“The civil war has already started” repeats Éric Zemmour in France day after day. Until a few months ago he was a journalist and essayist who had gained notoriety as a guest and columnist on large television channels. Now, although he has not yet officially announced his candidacy, two electoral polls show him as third or second in the presidential race for the Elysee Palace in May 2022, side by side with Marine Le Pen, a traditional candidate of the extreme right, and below the current president, Emmanuel Macron.

Zemmour speaks without filters in a country where political correctness is often the norm. Take advantage of the space left by Marine Le Pen who worked for years to be correct, to de-demonize as they say in France, to show herself presidential, to get rid of the image of her father Jean Marie Le Pen and her former partisan partners, openly anti-Arab, Jewish , colonialists. Thus, while far-right forces grew in nearby countries with disruptions and disinhibitions, their force chose a different path, which seemed to bear fruit until the poor results of the regional elections last June.

The new figure opted for the frontal strategy. He did not do it in the forms, where he presents himself as an intellectual, a writer knowledgeable about French history and its culture. The escalation occurs in the contents: Zemmour raises old ideas updated to this moment of crisis. One of them is that “Western civilization” and “Islamic civilization” would be incompatible, and the second would be in a process of “colonization” of the first through immigration. That process, he affirms, is the one that would give rise to the “great replacement” of the population, a thesis developed by the writer Renaud Camus. Thus, he affirms, directly: “the French people are being replaced by another people.”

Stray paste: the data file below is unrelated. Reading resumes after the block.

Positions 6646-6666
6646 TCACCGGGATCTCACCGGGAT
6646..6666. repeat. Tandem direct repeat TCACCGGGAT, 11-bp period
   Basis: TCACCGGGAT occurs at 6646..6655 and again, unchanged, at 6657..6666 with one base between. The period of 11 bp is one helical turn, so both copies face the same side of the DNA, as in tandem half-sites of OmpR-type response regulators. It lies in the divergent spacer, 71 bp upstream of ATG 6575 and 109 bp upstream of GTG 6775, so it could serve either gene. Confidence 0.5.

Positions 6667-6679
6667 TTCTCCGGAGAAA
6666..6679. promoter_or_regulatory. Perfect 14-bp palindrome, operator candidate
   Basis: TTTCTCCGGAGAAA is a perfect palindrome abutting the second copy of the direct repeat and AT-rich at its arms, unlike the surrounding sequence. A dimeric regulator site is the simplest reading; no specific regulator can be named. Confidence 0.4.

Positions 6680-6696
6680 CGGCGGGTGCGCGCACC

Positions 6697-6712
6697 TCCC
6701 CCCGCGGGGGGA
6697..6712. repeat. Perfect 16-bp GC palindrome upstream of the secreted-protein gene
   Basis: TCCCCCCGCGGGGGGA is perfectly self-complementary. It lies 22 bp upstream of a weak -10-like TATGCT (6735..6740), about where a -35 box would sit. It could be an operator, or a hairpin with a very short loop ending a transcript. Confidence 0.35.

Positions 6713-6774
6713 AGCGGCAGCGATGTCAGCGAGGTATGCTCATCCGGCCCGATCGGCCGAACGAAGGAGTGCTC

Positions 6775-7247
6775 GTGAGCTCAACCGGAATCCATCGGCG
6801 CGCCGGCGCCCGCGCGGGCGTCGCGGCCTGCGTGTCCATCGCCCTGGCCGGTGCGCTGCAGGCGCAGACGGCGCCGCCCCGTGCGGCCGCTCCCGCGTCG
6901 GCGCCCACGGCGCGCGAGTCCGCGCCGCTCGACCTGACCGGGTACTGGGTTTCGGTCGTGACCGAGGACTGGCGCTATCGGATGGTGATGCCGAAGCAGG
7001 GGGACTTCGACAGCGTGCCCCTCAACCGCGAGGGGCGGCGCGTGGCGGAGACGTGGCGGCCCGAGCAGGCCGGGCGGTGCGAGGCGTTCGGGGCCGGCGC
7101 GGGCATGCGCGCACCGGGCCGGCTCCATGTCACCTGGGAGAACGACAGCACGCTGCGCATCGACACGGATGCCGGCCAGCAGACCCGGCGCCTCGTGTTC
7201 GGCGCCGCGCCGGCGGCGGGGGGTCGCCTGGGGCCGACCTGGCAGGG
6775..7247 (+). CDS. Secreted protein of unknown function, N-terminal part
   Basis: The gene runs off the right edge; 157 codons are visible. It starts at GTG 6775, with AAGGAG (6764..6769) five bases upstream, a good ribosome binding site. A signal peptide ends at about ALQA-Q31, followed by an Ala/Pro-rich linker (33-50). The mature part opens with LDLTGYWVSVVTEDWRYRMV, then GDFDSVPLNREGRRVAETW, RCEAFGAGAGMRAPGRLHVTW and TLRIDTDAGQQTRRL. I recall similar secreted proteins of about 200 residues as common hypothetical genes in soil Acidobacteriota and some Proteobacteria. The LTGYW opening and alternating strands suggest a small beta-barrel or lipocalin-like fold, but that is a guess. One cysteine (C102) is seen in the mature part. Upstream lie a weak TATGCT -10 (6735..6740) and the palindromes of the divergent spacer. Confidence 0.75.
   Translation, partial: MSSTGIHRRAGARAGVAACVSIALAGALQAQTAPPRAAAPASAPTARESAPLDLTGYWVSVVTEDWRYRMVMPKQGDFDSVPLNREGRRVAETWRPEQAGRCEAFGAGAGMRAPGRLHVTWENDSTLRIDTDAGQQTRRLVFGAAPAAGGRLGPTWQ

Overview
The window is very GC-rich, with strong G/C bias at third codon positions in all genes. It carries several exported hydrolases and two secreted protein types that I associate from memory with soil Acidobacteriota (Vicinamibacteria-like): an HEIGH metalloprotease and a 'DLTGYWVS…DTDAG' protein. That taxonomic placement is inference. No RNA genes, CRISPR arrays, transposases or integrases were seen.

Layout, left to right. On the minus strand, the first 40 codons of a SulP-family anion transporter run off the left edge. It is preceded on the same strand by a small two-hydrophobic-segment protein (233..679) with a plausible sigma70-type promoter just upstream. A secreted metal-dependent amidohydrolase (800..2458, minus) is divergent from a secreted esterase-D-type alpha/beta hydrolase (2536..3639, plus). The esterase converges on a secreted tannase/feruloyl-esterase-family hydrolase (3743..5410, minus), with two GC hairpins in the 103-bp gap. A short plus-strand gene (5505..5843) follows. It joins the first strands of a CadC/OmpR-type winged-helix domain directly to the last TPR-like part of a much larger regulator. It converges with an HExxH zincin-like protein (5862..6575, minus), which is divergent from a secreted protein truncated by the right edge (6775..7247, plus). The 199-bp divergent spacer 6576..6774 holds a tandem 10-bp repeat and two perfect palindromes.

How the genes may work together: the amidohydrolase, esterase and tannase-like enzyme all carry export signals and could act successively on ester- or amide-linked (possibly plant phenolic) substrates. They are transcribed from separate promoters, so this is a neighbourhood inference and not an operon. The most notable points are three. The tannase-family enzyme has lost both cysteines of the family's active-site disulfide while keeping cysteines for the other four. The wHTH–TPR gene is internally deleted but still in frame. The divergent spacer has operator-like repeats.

“The French elites for 40 years have committed the criminal folly of making and letting millions of immigrants come from an Arab-Muslim civilization that is hostile to the Christian civilization from which we have come for a thousand years,” he repeats in their interventions. His security discourse takes on another dimension: “the crime that we live is not delinquency, it is a jihad, it is a war that they wage on us, a war of civilization, looting, robbery, rape, murder.” An obsession, as he himself acknowledges: “civilization is at stake,” he says.

It is not only a question of racism based on skin color and class. Zemmour goes further, takes up the original civilizational thesis on the part of the French extreme right, the one that supported the current of Jean Marie Le Pen, who voluntarily enlisted to go to fight in Algeria when the National Liberation Front led the fight for the independence that finally occurred in 1962. That war always returns: the Algerian government recently called its ambassador in France to consult for the statements of Macron who, among other things, criticized the “official history” constructed by Algeria regarding colonization and war. Macron, who can be one thing, the other, or, quite the opposite, seeks votes to the right.